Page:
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Operating characteristics of PROMIS four-item depression and anxiety scales in primary care patients with chronic pain.

Kroenke K, Yu Z, Wu J, Kean J, Monahan PO. Operating characteristics of PROMIS four-item depression and anxiety scales in primary care patients with chronic pain. Pain medicine (Malden, Mass.). 2014 Nov 1; 15(11):1892-901.

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Abstract:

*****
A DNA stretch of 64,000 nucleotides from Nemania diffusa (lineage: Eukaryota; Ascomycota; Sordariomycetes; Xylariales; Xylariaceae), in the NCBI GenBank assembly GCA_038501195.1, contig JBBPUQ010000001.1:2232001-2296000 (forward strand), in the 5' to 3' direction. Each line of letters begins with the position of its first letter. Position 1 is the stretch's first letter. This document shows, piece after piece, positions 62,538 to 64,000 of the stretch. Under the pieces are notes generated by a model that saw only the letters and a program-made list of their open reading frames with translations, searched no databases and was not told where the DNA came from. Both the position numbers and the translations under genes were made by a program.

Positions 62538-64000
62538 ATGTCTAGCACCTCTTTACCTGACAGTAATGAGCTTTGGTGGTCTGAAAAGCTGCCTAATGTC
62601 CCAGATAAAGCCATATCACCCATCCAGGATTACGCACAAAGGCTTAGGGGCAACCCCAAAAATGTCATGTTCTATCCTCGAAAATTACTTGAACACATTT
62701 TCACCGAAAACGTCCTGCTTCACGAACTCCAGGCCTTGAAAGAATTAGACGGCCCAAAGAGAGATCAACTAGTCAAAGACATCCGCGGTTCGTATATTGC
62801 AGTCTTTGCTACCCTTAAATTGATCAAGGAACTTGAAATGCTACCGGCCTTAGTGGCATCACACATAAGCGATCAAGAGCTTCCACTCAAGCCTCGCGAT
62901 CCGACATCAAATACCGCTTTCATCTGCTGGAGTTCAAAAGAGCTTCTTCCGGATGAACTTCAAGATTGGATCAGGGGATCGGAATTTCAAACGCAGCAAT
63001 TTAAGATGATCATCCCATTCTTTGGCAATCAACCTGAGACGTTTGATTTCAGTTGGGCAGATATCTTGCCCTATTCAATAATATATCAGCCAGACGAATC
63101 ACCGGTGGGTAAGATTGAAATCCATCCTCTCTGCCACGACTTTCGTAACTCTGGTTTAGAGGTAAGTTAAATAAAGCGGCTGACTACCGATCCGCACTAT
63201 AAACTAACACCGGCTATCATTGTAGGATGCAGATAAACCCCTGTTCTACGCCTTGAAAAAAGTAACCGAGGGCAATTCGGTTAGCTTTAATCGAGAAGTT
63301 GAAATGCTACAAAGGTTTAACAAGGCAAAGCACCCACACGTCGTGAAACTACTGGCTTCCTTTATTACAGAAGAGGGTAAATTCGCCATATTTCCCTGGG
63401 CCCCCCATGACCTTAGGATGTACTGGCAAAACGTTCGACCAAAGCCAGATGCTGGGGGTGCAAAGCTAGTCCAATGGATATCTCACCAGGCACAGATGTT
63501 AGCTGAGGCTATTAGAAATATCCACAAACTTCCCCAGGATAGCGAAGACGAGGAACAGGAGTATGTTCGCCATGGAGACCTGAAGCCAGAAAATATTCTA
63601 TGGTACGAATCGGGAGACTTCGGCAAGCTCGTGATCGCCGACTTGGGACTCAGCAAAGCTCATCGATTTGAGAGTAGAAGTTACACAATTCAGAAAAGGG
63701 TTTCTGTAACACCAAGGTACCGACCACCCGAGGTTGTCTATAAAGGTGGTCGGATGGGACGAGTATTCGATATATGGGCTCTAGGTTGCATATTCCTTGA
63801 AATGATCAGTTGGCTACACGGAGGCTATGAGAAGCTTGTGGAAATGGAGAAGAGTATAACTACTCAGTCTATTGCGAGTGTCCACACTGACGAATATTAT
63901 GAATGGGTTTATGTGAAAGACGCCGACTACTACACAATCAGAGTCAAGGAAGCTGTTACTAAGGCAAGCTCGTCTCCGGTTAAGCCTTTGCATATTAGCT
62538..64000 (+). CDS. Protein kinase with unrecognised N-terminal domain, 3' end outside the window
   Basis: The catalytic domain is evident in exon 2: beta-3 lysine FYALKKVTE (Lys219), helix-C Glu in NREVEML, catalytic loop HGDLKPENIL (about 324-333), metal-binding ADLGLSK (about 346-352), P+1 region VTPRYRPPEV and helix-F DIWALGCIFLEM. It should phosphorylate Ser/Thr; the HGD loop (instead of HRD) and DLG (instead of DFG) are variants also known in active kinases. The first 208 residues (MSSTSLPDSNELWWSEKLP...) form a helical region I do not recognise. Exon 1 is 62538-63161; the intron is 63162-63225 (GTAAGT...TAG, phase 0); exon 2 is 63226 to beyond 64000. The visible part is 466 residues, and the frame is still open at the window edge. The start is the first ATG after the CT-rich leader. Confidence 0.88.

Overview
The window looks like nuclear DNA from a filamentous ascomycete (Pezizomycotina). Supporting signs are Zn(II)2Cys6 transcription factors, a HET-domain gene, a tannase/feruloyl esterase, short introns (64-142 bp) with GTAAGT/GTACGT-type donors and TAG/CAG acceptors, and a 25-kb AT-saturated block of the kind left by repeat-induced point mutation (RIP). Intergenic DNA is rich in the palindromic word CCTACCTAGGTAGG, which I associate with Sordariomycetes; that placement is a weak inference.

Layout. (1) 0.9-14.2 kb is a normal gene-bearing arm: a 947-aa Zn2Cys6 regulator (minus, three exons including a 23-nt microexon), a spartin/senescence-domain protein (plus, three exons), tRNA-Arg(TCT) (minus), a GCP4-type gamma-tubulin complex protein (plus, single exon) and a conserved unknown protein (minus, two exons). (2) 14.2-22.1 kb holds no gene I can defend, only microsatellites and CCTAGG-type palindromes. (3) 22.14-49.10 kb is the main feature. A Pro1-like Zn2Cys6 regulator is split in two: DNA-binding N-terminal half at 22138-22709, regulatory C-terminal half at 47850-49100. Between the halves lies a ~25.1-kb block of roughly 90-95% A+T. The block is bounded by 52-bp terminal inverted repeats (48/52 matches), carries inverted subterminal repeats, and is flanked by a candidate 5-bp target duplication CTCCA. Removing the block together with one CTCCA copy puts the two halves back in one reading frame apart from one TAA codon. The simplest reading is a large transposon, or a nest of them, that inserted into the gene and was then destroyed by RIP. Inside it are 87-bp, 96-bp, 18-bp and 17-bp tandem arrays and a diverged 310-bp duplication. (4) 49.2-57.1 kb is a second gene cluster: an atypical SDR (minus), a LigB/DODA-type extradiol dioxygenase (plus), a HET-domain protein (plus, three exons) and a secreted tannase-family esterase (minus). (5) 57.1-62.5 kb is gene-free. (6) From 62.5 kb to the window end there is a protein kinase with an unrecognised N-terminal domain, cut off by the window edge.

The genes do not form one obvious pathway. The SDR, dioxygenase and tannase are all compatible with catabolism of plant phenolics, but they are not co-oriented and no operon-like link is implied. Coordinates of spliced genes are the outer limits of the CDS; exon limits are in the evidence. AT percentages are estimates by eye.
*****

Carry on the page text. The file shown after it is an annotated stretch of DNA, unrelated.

OBJECTIVE: Depression and anxiety are prevalent in patients with chronic pain and adversely affect pain, quality of life, and treatment response. The purpose of this psychometric study was to determine the reliability and validity of the four-item Patient Reported Outcomes Measurement Information System (PROMIS) depression and anxiety scales in patients with chronic pain. DESIGN: Secondary analysis of data from the Stepped Care to Optimize Pain care Effectiveness study, a randomized clinical trial of optimized analgesic therapy. SETTING: Five primary care clinics at the Roudebush VA Medical Center (RVAMC) in Indianapolis, Indiana. SUBJECTS: Two hundred forty-four primary care patients with chronic musculoskeletal pain. METHODS: All patients completed the four-item depression and anxiety scales from the PROMIS 29-item profile, as well as several other validated psychological measures. The minimally important difference (MID) using the standard error of measurement (SEM) was calculated for each scale, and convergent validity was assessed by interscale correlations at baseline and 3 months. Operating characteristics of the PROMIS measures for detecting patients who had probable major depression or were anxiety-disorder screen-positive were calculated. RESULTS: The PROMIS scales had good internal reliability, and the MID (as represented by two SEMs) was 2 points for the depression scale and 2.5 points for the anxiety scale. Convergent validity was supported by strong interscale correlations. The optimal screening cutpoint on the 4- to 20-point PROMIS scales appeared to be 8 for both the depression and anxiety scales. CONCLUSIONS: The PROMIS four-item depression and anxiety scales are reasonable options as ultra-brief measures for screening in patients with chronic pain.





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